Build Your Own OS #2

Niroshan Pushparaj
5 min readJul 23, 2021


In the previous article we guided you to create a boot loader section of our operating system. In this article we are going to implement our OS with C language and assembly code. We can create OS with assembly only but why we introduce C language in this work. The main reason is assembly is machine-friendly language. It can control hardware easily, but we can’t handle this language easily. Therefore we use C language to implement process. This is easy for us to handle.

Setting up a stack
All non-trivial C programs use a stack. Setting up a stack is not harder than to make the esp register point to the end of an area of free memory that is correctly aligned . We could point esp to a random area in memory since, so far, the only thing in the memory is GRUB, BIOS, the OS kernel and some memory-mapped I/O. This is not a good idea - we don’t know how much memory is available or if the area esp would point to is used by something else. A better idea is to reserve a piece of uninitialized memory in the bss section in the ELF file of the kernel. It is better to use the bss section instead of the data section to reduce the size of the OS executable. Since GRUB understands ELF, GRUB will allocate any memory reserved in the bss section when loading the OS.

KERNEL_STACK_SIZE equ 4096            ; size of stack in bytes

section .bss
align 4 ; align at 4 bytes
kernel_stack: ; label points to beginning of memory
resb KERNEL_STACK_SIZE ; reserve stack for the kernel

A program can not pop an element from the stack without having pushed an element onto the stack first. Therefore, the memory locations of the stack will always be written to before they are being read. The stack pointer is then set up by pointing esp to the end of the kernel_stack memory:

mov esp, kernel_stack + KERNEL_STACK_SIZE   ; point esp to the start of the

After edit your loader.s file you can save it.

Creating a C function

Let's create simple addition C functions to use on our OS. The C file called kmain.c

int sum_of_three(int arg1, int arg2, int arg3)
return arg1 + arg2 + arg3;

Well now we are creating a C function, but this is a separate file. The main problem is how to use this function in our kernel. We can call C function from assembly code. There are many different conventions for how to call C code from assembly code. This article uses the cdecl calling convention, since that is the one used by GCC. The cdecl calling convention states that arguments to a function should be passed via the stack . The arguments of the function should be pushed on the stack in a right-to-left order, that is, you push the rightmost argument first. The return value of the function is placed in the eax register.

Again we open loader.s file and insert these codes:

external sum_of_three   ; the function sum_of_three is defined elsewhere

push dword 3 ; arg3
push dword 2 ; arg2
push dword 1 ; arg1
call sum_of_three ; call the function, the result will be in eax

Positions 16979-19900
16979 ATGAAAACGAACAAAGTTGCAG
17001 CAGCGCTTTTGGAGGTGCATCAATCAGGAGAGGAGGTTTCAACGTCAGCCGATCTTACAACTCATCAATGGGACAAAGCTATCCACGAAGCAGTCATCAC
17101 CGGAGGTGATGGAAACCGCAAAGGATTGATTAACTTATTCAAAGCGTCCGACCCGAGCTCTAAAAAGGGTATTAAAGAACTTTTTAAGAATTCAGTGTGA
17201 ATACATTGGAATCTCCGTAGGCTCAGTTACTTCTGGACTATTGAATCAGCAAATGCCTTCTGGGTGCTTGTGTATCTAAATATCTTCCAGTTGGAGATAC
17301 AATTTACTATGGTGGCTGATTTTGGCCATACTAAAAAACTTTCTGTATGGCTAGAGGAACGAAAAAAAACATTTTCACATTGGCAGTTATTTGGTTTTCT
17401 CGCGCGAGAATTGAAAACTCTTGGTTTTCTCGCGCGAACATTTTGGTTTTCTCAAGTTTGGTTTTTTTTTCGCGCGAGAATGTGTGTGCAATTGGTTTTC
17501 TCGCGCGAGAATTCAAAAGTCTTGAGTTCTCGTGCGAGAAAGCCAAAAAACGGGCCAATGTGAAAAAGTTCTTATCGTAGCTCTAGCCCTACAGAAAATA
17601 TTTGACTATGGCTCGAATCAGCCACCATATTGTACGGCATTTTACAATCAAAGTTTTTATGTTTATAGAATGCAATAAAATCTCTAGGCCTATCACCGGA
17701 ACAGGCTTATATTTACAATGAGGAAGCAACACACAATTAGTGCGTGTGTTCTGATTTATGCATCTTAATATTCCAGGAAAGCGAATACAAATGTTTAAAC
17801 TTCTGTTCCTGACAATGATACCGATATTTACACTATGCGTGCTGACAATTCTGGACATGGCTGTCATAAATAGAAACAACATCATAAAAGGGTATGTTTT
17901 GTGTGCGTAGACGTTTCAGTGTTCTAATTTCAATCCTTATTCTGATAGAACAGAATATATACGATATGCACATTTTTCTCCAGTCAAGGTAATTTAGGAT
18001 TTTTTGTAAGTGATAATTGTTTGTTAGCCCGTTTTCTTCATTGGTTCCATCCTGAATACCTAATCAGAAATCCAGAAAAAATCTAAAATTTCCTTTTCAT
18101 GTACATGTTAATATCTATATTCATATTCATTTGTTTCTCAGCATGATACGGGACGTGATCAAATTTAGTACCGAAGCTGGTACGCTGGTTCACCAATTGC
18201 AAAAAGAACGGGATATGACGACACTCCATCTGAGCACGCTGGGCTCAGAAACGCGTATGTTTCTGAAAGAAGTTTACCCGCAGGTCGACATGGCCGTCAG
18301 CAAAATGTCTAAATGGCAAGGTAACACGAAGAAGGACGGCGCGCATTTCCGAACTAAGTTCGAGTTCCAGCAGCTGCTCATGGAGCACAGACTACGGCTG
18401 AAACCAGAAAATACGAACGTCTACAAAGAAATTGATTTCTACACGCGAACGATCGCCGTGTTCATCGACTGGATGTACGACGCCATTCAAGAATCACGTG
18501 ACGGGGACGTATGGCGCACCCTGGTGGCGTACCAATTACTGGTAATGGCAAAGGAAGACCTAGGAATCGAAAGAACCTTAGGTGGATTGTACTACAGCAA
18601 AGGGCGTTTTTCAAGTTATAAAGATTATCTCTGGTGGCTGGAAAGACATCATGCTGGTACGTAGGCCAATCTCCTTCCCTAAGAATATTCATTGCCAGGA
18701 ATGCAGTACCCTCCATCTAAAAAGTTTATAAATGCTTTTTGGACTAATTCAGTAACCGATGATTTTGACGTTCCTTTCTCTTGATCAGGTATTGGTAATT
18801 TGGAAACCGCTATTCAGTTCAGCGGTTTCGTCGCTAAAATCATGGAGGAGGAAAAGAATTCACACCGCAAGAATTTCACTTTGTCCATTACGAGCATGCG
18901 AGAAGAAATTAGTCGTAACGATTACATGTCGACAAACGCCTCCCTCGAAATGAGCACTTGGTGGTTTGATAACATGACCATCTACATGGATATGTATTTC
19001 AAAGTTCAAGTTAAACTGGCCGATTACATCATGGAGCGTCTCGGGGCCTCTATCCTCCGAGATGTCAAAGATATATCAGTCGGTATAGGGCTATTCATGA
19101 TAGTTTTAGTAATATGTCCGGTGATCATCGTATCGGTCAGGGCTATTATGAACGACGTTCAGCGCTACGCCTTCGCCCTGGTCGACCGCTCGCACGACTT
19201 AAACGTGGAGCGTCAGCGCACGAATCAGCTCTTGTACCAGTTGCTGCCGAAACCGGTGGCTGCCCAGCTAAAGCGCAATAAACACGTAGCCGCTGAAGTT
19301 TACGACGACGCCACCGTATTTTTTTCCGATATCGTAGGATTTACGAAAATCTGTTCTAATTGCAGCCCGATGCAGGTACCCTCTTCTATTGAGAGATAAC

After this process your file will look like this:

Compiling C Code

When compiling the C code for the OS, a lot of flags to GCC need to be used. This is because the C code should not assume the presence of a standard library, since there is no standard library available for our OS. For more information about the flags, see the GCC manual.

The flags used for compiling the C code are:

-m32 -nostdlib -nostdinc -fno-builtin -fno-stack-protector -nostartfiles -nodefaultlibs

As always when writing C programs we recommend turning on all warnings and treat warnings as errors:

-Wall -Wextra -Werror

You already created a function kmain in a file called kmain.c that you call from loader.s . At this point, object file kmain probably won’t need any arguments.

Build Tools

Now we can setup some build tools to reduce our work load. It is use to compile and test run our OS. Create a simple Make-file for the OS called as Makefile :

The contents of your working directory should now look like the following figure (you can use tree command):

|-- bochsrc.txt
|-- iso
| |-- boot
| |-- grub
| |-- menu.lst
| |-- stage2_eltorito
|-- kmain.c
|-- loader.s
|-- Makefile

You should now be able to start the OS with the simple command make run, which will compile the kernel and boot it up in Bochs. If you have any trouble with this make-file you can simply delete the normal space (mentioned in error) and hit the TAB then it will work correctly.

OK now we have a question. Is our OS working properly??. We have a simple idea to check this. In our beginning process we assigned return value of the function is place to the eax register. So if we open bochslog.txt file we can see the return value 6 in the EAX part, Look like this:

if you saw this you can assume your OS is working properly. Hope you have successfully implemented your OS with C language. You can fine my code here. The OS can be developed continuously in the coming weeks. Keep In Touch!!!

Thank You!